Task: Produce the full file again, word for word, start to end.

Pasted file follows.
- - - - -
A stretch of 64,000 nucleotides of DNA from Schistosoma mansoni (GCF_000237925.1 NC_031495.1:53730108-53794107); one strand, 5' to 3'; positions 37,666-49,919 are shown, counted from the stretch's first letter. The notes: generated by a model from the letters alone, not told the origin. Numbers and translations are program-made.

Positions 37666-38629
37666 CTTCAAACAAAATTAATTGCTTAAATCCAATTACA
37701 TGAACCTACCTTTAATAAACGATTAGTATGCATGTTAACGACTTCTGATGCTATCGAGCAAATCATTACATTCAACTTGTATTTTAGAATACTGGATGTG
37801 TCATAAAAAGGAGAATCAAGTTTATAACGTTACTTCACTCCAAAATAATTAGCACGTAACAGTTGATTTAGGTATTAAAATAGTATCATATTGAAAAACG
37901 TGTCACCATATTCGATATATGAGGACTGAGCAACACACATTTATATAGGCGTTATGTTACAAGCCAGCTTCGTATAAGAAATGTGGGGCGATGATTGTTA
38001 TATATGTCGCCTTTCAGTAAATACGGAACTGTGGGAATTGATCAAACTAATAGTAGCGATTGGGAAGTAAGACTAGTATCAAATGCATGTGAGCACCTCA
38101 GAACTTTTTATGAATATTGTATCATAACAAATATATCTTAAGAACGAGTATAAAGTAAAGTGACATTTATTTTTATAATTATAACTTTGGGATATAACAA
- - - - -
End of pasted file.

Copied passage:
A stretch of 64,000 nucleotides of DNA from Schistosoma mansoni (GCF_000237925.1 NC_031495.1:53730108-53794107); one strand, 5' to 3'; positions 37,666-49,919 are shown, counted from the stretch's first letter. The notes: generated by a model from the letters alone, not told the origin. Numbers and translations are program-made.

Positions 37666-38629
37666 CTTCAAACAAAATTAATTGCTTAAATCCAATTACA
37701 TGAACCTACCTTTAATAAACGATTAGTATGCATGTTAACGACTTCTGATGCTATCGAGCAAATCATTACATTCAACTTGTATTTTAGAATACTGGATGTG
37801 TCATAAAAAGGAGAATCAAGTTTATAACGTTACTTCACTCCAAAATAATTAGCACGTAACAGTTGATTTAGGTATTAAAATAGTATCATATTGAAAAACG
37901 TGTCACCATATTCGATATATGAGGACTGAGCAACACACATTTATATAGGCGTTATGTTACAAGCCAGCTTCGTATAAGAAATGTGGGGCGATGATTGTTA
38001 TATATGTCGCCTTTCAGTAAATACGGAACTGTGGGAATTGATCAAACTAATAGTAGCGATTGGGAAGTAAGACTAGTATCAAATGCATGTGAGCACCTCA
38101 GAACTTTTTATGAATATTGTATCATAACAAATATATCTTAAGAACGAGTATAAAGTAAAGTGACATTTATTTTTATAATTATAACTTTGGGATATAACAA